Spatiotemporal relationships between climate and whitebark pine mortality in the greater Yellowstone ecosystem
Jewett, Jeffrey Thomas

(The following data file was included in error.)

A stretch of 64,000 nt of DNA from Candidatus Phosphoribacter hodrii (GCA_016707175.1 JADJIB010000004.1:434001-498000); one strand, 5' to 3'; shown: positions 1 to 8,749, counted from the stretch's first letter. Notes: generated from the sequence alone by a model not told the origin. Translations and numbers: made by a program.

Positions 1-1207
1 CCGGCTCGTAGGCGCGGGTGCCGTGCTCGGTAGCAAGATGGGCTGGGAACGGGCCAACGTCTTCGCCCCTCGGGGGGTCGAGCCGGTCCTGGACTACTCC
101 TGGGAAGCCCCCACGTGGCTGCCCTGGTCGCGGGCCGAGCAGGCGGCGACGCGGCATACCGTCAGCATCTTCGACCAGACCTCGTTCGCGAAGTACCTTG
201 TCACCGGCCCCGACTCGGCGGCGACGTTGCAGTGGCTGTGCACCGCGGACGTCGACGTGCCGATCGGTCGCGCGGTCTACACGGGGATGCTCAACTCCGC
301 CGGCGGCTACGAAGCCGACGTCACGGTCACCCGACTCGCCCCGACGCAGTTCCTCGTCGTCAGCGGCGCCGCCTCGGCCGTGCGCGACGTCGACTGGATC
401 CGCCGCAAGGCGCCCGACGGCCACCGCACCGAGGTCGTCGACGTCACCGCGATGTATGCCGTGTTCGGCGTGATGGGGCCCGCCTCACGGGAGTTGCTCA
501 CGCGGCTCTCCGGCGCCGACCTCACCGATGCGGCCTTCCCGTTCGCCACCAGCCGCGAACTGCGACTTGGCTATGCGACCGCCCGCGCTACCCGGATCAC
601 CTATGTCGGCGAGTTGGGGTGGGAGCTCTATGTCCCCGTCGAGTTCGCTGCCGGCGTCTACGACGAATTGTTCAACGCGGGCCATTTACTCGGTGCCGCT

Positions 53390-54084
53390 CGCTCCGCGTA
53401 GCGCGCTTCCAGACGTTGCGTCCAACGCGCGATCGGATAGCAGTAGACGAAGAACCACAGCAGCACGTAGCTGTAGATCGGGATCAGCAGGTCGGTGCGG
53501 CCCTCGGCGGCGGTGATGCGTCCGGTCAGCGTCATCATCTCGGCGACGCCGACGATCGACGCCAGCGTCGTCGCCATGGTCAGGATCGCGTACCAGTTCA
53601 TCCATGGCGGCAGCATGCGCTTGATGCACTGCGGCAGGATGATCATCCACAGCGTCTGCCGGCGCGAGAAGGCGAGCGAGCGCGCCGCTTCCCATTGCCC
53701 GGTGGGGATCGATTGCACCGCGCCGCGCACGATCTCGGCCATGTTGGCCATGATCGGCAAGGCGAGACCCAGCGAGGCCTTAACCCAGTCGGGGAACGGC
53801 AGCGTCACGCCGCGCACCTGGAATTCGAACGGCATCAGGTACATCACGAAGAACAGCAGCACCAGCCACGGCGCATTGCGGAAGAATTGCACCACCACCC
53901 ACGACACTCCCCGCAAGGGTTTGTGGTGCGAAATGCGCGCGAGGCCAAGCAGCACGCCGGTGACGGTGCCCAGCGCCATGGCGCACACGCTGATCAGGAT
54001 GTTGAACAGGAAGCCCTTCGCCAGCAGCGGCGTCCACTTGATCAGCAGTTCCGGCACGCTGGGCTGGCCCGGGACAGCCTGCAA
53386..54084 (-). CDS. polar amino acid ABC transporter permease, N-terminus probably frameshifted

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Whitebark pine (Pinus albicaulis) serves as a subalpine keystone species by regulating snowmelt runoff, reducing soil erosion, facilitating the growth of other plants, and providing food for wildlife, particularly grizzly bears (Ursus arctos horribilis). Mountain pine beetle (Dendroctonus ponderosae) is an ideal bio-indicator of climate change, as its life cycle is entirely temperature dependent. Western North America is currently experiencing the largest outbreak of mountain pine beetle on record, and evidence suggests that a changing climate has accelerated the life-cycle of this bark beetle, allowing it to expand into new habitat. This study explored the relationships between climate, mountain pine beetles, and whitebark pine mortality in the Greater Yellowstone Ecosystem (GYE). A time-series of Landsat satellite imagery was used to monitor whitebark pine mortality in the GYE from 1999 to 2008. The patterns of mortality were analyzed with respect to monthly climate (temperature and precipitation) variations over the 9-year period. The impacts of topography and autocorrelation (both spatial and temporal) were also analyzed with respect to whitebark pine mortality. Whitebark pine mortality was assessed using the Enhanced Wetness Difference Index (EWDI), a Landsat-derived measure of canopy moisture. Regression tree models were built to predict yearly changes in EWDI. Thirty-eight percent of the deviance in whitebark pine was explained by a regression tree with 10 predictor variables. The most important predictor variables were autocorrelation terms, indicating a strong host-tree depletion effect, where mountain pine beetles were much less likely to attack recently attacked areas. Topographic variables (elevation, slope, aspect) were not useful in predicting whitebark pine mortality. Climate variables alone were used to construct a regression tree with 14 predictor variables which predicted 15% of the dataset deviance in whitebark pine mortality. Drier climatic conditions favored increased whitebark pine mortality, likely due to the decreased ability of whitebark pine to repel beetle attacks. Warmer climatic conditions also favored increased whitebark pine mortality, likely due to a decrease in winter mortality of mountain pine beetle. These results show for the first time a statistical link between climate variability and whitebark pine mortality, likely mediated by mountain pine beetles.